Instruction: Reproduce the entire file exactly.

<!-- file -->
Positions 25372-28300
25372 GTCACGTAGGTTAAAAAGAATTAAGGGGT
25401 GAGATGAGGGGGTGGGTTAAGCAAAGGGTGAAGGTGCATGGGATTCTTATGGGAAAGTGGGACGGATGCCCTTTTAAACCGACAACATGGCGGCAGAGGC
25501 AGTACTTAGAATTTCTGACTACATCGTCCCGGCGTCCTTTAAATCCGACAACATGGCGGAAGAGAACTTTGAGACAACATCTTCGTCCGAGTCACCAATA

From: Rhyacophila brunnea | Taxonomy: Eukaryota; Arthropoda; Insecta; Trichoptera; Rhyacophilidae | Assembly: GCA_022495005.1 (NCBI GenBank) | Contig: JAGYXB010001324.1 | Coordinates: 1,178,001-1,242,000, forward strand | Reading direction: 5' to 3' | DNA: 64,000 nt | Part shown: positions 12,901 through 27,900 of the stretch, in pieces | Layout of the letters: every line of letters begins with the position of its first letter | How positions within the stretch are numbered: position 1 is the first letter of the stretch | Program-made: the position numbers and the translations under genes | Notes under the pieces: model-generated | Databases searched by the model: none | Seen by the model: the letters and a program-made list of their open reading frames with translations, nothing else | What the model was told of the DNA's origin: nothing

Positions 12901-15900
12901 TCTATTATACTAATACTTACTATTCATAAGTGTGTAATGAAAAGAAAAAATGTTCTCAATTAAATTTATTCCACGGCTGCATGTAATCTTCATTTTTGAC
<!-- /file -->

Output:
Positions 25372-28300
25372 GTCACGTAGGTTAAAAAGAATTAAGGGGT
25401 GAGATGAGGGGGTGGGTTAAGCAAAGGGTGAAGGTGCATGGGATTCTTATGGGAAAGTGGGACGGATGCCCTTTTAAACCGACAACATGGCGGCAGAGGC
25501 AGTACTTAGAATTTCTGACTACATCGTCCCGGCGTCCTTTAAATCCGACAACATGGCGGAAGAGAACTTTGAGACAACATCTTCGTCCGAGTCACCAATA

From: Rhyacophila brunnea | Taxonomy: Eukaryota; Arthropoda; Insecta; Trichoptera; Rhyacophilidae | Assembly: GCA_022495005.1 (NCBI GenBank) | Contig: JAGYXB010001324.1 | Coordinates: 1,178,001-1,242,000, forward strand | Reading direction: 5' to 3' | DNA: 64,000 nt | Part shown: positions 12,901 through 27,900 of the stretch, in pieces | Layout of the letters: every line of letters begins with the position of its first letter | How positions within the stretch are numbered: position 1 is the first letter of the stretch | Program-made: the position numbers and the translations under genes | Notes under the pieces: model-generated | Databases searched by the model: none | Seen by the model: the letters and a program-made list of their open reading frames with translations, nothing else | What the model was told of the DNA's origin: nothing

Positions 12901-15900
12901 TCTATTATACTAATACTTACTATTCATAAGTGTGTAATGAAAAGAAAAAATGTTCTCAATTAAATTTATTCCACGGCTGCATGTAATCTTCATTTTTGAC